That could be a platform for success. Chelsea finished 10th in 2016 before appointing Conte and becoming champions a year later. Yet that was perhaps his last exceptional performance, just as Mourinho’s perhaps deposed Guardiola’s Barcelona to win La Liga in 2012, completing a personal golden decade. Mourinho won a weakened Premier League in 2015, the Conte Serie A in 2021 in what was a prohibitively expensive Scudetto funded by overspending. Inzaghi’s rather cheaper triumph was an indictment of his predecessor.

Conte returns to Serie A after a difficult end to his time at Tottenham (Getty Images)Conte returns to Serie A after a difficult end to his time at Tottenham (Getty Images)

Conte returns to Serie A after a difficult end to his time at Tottenham (Getty Images)

But Conte seems to think that giving unlimited resources is a prerequisite. His new employer finds that an abomination. Conte and Aurelio de Laurentiis seem like a match made in hell. There are clubs who refuse to do business with the president of Napoli because he is too clumsy. There are clubs that do not consider appointing Conte because he is too clumsy. De Laurentiis managed to alienate his Serie A-winning coach, Luciano Spalletti. Conte has built a persona as the most unreasonable man in management. He seems to think this is essential to being a winner.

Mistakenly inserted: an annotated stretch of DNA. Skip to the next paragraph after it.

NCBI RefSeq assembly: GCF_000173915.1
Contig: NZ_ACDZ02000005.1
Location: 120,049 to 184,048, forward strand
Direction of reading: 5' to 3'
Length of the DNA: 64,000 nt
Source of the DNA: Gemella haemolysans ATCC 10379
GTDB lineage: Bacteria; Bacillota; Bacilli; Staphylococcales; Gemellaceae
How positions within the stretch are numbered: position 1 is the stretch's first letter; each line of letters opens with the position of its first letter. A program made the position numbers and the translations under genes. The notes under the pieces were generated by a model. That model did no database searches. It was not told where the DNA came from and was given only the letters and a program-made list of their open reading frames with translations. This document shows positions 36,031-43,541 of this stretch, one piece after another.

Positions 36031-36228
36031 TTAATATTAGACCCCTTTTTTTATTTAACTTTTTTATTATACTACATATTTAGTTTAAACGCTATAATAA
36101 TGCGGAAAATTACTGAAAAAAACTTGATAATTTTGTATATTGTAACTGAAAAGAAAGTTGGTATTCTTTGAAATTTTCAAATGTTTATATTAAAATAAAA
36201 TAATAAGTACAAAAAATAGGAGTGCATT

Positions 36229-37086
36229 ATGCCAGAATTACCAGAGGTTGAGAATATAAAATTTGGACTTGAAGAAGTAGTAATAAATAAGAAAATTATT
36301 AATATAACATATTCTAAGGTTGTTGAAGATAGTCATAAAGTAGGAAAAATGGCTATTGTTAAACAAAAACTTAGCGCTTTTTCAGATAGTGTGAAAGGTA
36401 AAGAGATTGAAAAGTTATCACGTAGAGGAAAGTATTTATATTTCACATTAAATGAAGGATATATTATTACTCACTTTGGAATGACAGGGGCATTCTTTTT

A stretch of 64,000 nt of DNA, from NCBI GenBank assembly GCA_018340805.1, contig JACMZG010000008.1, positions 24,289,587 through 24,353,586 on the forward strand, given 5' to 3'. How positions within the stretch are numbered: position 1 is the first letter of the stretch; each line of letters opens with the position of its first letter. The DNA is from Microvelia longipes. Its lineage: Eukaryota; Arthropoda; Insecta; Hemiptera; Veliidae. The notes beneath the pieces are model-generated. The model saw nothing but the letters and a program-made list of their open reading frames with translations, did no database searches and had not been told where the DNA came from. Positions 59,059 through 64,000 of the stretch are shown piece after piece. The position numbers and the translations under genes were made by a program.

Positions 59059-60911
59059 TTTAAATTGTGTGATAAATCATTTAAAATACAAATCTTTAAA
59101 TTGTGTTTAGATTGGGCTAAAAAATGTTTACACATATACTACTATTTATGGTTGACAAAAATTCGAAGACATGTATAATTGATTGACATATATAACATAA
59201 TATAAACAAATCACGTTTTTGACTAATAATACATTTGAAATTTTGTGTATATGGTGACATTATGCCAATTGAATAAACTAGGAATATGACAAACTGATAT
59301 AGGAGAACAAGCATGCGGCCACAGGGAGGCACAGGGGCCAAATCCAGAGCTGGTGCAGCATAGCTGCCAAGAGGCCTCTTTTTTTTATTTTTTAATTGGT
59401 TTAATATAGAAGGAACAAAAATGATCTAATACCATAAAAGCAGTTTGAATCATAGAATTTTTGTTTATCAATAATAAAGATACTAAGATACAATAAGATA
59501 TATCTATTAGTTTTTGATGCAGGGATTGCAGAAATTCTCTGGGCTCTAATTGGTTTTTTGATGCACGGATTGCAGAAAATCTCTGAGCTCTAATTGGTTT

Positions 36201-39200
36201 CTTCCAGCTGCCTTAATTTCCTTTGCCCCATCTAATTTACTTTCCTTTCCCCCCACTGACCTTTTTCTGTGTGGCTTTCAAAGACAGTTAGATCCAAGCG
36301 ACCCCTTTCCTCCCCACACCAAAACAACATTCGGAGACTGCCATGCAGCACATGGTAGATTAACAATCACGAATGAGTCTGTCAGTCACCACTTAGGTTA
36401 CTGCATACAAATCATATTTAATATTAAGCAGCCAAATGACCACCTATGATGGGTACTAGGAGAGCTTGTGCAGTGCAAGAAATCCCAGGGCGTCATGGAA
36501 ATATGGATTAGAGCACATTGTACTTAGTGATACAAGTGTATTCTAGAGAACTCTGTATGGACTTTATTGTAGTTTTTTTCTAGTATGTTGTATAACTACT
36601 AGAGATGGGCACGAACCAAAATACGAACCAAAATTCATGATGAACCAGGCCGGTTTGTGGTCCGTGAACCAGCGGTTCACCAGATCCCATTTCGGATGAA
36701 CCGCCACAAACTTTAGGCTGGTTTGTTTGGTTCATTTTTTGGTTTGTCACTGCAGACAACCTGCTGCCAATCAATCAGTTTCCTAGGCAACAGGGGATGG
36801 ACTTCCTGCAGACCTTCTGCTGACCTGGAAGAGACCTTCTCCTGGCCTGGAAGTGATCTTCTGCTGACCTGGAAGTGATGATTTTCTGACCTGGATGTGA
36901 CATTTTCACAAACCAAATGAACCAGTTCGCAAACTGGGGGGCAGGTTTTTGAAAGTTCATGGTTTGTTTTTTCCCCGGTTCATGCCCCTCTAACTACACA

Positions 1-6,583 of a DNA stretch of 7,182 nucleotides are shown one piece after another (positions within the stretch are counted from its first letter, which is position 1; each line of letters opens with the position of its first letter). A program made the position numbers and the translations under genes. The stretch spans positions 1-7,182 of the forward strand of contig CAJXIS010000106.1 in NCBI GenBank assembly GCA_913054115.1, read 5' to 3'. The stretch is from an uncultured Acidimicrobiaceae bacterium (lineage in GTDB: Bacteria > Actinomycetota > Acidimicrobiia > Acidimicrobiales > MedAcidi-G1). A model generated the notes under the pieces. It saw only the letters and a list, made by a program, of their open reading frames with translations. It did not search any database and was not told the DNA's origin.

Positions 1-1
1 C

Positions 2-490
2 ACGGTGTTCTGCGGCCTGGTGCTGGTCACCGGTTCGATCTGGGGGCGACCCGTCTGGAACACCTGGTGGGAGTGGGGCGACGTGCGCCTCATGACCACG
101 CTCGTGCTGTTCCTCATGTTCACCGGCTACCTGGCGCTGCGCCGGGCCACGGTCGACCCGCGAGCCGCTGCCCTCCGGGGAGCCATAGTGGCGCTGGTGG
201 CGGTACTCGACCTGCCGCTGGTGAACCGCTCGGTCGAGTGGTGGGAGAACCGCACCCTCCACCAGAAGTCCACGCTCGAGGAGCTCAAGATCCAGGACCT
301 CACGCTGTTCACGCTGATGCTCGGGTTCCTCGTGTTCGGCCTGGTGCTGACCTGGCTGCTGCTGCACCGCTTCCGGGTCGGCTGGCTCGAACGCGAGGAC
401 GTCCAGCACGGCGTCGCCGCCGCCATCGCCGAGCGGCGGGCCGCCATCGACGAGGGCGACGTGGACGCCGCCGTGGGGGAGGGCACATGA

And if Napoli succeeds, it will mean Conte – as he has done before – will have to prove his tactical expertise. The winning team from Serie A is split. Kim Min-jae left last summer, Piotr Zielinski will now leave – post-Conte Inter had to become adept at free transfers – and Victor Osimhen is likely to follow. Some others performed too well under Spalletti.